I spent the better part of a day getting the devel environment set up (compiling and setting up myth from HEAD, setting up the latest compiz-fusion from the build service, and gathering some test HD videos for myth) only to find out that it looks like it's been fixed already! We'll have to wait until the next major release of myth, but it's in there. Moving on.
The next item was a leftover idea that had been kicking around from the Tomboy hack night last December.
For that event I wrote a little python script that rapidly created notes over the Tomboy dbus interface. I gathered some data about how Tomboy performs with a large number of notes. The main findings were:
- Start up time was pretty dismal with a large number of notes (even 1000, which isn't that inconceivable)
- Note creation time steadily increased as the number of notes increased
- The time it took to delete notes was much longer than desired when you had a large number of notes
- Tomboy performed quite well during typical use cases, even with a large number of notes
Boyd had mentioned that Everaldo and crew had done an sqlite backend for the maemo Tomboy port. My first objective was to port that code from the 0.7.x codebase to trunk (0.9.x?)
It turns out the maemo port was done mainly to work around a bug in Mono running on the n800. The maemo sqlite port allowed a mechanism for storing multiple notes inside one file in order to work around the aforementioned bug. That alone wouldn't solve the above issues. (In fact, this sqlite backend was significantly slower than the file backend unless delayed writes were enabled for the sqlite db. With delayed writes, they performed roughly the same.)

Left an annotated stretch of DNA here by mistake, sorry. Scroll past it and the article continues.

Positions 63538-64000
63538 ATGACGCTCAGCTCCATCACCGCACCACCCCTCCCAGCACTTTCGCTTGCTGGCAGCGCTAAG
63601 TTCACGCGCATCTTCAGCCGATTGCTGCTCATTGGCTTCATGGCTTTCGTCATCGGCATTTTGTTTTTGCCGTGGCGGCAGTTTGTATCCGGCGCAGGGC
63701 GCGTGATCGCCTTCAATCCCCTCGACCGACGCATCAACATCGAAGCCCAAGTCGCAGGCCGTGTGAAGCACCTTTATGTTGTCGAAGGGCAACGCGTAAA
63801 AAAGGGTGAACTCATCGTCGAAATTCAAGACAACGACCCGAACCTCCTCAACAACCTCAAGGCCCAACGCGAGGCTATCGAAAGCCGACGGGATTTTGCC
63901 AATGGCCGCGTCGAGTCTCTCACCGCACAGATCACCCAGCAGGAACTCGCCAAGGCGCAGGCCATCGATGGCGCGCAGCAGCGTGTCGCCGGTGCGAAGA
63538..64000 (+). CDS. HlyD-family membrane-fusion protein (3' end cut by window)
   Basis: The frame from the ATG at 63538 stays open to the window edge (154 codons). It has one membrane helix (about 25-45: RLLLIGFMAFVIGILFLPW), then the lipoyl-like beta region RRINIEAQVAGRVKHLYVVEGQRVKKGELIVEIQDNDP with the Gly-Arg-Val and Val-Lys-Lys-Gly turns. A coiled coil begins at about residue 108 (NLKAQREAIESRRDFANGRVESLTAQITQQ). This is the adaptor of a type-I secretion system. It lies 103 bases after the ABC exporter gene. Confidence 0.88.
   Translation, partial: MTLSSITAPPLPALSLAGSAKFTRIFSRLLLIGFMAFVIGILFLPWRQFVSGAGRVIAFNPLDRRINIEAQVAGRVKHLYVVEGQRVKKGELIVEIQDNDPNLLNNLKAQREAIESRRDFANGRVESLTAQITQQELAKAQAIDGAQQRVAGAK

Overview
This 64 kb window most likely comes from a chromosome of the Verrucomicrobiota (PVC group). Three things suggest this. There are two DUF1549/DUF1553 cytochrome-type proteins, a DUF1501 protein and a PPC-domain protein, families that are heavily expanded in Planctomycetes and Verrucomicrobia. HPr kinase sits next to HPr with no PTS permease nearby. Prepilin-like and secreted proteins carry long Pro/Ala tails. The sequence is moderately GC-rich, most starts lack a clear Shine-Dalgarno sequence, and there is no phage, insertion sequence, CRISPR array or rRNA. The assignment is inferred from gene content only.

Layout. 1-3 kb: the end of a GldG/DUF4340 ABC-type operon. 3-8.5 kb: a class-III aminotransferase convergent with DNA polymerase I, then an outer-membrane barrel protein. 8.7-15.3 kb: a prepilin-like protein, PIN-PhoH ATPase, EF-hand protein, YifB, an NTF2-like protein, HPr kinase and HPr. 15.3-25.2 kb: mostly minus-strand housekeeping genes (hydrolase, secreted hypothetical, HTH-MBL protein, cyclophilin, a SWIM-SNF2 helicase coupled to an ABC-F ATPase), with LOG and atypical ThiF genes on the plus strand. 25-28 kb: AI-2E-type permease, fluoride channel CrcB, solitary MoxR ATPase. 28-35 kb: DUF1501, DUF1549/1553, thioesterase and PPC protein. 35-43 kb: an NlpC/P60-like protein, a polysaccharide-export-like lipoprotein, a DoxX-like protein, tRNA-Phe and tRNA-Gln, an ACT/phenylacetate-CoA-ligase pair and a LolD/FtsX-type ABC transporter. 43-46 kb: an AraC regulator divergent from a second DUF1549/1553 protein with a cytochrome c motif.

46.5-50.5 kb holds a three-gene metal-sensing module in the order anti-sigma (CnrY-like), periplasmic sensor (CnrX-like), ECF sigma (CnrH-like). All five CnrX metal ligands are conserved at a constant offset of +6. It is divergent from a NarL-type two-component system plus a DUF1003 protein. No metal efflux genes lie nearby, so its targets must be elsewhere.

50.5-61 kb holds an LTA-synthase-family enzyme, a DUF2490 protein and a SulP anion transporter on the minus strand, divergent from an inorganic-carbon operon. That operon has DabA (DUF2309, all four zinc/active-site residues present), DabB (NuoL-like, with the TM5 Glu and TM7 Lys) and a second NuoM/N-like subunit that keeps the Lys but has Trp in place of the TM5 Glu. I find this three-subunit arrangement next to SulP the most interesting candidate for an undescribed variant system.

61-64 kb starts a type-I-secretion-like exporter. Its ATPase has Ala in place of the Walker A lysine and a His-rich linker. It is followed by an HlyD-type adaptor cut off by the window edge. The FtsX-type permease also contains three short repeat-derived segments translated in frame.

I spent the rest of hack week getting introduced to git and git-svn (which really rock!), getting my feet wet with C#, reading Tomboy source code, investigating Linq, and writing the C# code to do the db schema creation and schema upgrades. The main conclusive points of interest are:
- To utilize the sql db, queries are needed to pull only the notes into memory that are of interest (otherwise, with all notes in memory, I'm guessing that's a main reason as to why the previous list of shortcomings occur, especially startup time)
- Find out if the current note buffering scheme is needed during note editing. If not, the code could be simplified by persisting changes straight to the db.
- We'll likely need an interface to transparently search and interact with notes in memory or from the db (meaning, I'm guessing the findings from #2 may be futile)
- Provide note migration from xml to db
To alleviate at least the last point, Andrew wrote a sweet command line util: Tomboy Remote. (Because you shouldn't be poking at a program's internal data anyways!) Update: Source download.
In conclusion, there's quite a bit of work remaining. The main benefits of this week were that I got some C# exposure (finally!), experienced a great use case for decentralized scms, and got more familiar with the Tomboy codebase. More for next time!
On another hack week semi-related note, I just upgraded my home system. (I got an intel mb, Core 2 Duo (E6550), 4 GB of ram, and an nvidia 6200le card for $300 after rebates. Thanks Joel and Steve!) Anyway, the onboard sound only has one audio port. Luckily Herbert was kind enough to add my last years hack week PulseAudio patch to the Packman rpms. Great timing!